When potting soil is overly wet, it will appeal to fungus gnats as a place to deposit eggs. While your plant does need water to survive, it does not need to sit in soggy soil. Water sparingly when the top two to three inches are dry. If you have trouble evaluating your plant’s water needs, use a moisture meter. Take care to use potting soil that is loose and well-draining. These little flies prefer soils that have high water retention capabilities. Cactus soil is a good option or mix one part potting soil with one part cactus or succulent soil mix.  Avoid using compost or peat-based potting soil.


Eliminating Fruit Flies on Fiddle Leaf Fig Plants

Whiteflies fiddle leaf fig pest

If your Fiddle Leaf Fig plant is already infested with fungus gnats, try these methods to eliminate them from your plant.


  • Repot your Fiddle Leaf Fig Plant

This method is particularly effective if your plant appears to be healthy. It is the easiest and most definite method for eliminating the fungus gnat eggs buried in the soil. This will also resolve overwatering issues or if your plant is rootbound. Select a new sterilized, clean container. If you wish to use the same pot, make it a point to sterilize it before reusing the pot, and use new, fresh potting soil.


  • Remove the top several inches of your plant’s potting soil

This option is less radical than repotting. Scoop or spoon out the top several inches of soil from the container. This should remove eggs and larvae hidden in the soil. Dispose of the old soil to impede the fungus gnats to continue to develop and reproduce.


  • Add in Good Bacteria

BTI also known as Bacillus thuringiensis is a non-toxic, harmless bacteria for humans and pets, but it is highly toxic to insects and larvae. This bacterium is used in organic cultivation and farming as a natural insecticide. Sprinkle the soil surface with BTI.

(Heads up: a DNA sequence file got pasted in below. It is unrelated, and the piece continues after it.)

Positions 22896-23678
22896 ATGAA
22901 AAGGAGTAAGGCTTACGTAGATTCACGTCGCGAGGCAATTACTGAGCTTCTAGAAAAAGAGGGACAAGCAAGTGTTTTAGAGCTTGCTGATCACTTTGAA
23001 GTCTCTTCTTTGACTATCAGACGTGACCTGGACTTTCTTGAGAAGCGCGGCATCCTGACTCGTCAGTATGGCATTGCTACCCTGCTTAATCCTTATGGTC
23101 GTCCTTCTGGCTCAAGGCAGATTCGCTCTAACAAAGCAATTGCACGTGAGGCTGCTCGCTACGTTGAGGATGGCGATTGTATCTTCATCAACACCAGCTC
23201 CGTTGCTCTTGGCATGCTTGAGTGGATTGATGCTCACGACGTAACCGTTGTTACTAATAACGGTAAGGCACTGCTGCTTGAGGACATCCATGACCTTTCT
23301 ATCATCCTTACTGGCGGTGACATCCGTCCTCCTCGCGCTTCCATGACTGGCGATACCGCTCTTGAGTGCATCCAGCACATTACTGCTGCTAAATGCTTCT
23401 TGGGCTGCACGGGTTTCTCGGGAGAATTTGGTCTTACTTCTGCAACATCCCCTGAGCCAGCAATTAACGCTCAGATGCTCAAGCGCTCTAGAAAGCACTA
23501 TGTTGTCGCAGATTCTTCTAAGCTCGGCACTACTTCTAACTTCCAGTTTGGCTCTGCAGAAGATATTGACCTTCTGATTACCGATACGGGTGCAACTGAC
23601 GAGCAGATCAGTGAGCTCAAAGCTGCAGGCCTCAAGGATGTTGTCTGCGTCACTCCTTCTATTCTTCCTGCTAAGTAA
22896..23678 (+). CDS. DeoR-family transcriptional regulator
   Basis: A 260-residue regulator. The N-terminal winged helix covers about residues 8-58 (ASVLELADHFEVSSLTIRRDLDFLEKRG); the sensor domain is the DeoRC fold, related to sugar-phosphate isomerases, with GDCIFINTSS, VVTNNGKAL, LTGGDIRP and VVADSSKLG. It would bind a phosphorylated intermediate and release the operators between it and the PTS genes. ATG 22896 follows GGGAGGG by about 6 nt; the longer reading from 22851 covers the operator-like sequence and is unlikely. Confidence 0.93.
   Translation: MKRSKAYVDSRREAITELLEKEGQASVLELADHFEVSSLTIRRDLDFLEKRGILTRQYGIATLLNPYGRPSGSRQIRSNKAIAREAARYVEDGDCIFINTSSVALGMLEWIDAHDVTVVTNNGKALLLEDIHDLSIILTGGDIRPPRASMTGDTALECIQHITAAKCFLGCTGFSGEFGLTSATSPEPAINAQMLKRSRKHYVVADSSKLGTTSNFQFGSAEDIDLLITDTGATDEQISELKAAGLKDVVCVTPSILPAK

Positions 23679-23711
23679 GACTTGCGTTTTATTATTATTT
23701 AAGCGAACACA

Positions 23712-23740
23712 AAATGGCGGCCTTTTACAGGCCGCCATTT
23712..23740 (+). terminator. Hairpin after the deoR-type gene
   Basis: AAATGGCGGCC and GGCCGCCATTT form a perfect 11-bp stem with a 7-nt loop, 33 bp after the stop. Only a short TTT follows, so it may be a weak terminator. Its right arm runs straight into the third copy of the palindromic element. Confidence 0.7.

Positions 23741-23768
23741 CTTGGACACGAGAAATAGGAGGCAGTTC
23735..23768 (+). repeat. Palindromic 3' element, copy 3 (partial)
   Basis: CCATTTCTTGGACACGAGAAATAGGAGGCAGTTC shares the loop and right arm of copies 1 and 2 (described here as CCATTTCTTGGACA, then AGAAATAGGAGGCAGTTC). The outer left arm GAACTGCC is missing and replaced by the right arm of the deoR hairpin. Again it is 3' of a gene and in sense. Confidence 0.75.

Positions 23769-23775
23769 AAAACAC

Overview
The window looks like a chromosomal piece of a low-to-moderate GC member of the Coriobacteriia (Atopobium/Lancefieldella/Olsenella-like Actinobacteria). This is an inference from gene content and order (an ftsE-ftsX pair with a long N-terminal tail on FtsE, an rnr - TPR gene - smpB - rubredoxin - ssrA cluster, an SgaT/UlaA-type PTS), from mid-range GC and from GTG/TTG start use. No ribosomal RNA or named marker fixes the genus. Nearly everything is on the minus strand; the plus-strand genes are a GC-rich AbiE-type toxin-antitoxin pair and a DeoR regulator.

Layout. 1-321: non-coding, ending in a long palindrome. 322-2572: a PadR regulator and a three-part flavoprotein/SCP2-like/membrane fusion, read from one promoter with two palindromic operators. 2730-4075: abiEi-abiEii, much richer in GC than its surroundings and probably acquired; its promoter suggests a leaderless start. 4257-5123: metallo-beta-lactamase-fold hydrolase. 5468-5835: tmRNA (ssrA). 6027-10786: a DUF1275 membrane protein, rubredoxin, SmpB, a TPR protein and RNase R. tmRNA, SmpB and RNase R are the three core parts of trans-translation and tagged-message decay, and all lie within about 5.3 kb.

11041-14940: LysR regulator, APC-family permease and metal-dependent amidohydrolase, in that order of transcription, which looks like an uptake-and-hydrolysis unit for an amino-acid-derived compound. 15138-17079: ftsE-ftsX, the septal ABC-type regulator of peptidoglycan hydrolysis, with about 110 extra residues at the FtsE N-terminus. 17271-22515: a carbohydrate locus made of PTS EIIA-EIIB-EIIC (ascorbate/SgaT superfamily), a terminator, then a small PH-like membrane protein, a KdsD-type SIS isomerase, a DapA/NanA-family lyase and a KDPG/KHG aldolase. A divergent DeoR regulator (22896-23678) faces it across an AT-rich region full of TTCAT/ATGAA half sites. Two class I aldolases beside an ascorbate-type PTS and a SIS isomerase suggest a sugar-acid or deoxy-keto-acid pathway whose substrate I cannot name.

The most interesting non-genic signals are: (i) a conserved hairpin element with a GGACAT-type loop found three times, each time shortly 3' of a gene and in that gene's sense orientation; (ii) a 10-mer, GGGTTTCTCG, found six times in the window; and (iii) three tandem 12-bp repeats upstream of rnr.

• Use Sticky Traps or Fly Paper

Adult fungus gnats naturally die within a few weeks, and if no eggs are hatching, this will end the infestation. To speed up the process, place flypaper or sticky traps at the base of the plant or hang them from the plant.


  • Sprinkle Diatomaceous earth on your plant’s soil surface

Fiddle leaf fig plant problems

Diatomaceous earth is a mineral in powdered form. It is characterized by sharp edges. While this mineral is harmless to your plant, it will kill any pests, including fungus gnats when they eat it. If you choose to use this mineral, wear a mask during application and apply the powder outside if possible.


  • Try Neem oil

You can also try spraying organic neem oil on the soil surface, although you may need to move the soil around a bit and apply it more than once. Neem oil is a natural oil that is not harmful to humans or animals.

Pests are a problem for all houseplants and fungus gnats while they may appear harmless can wreak havoc on your Fiddle Leaf Fig’s root system. Use one of the above methods to rid your plants of these bothersome flies and protect them.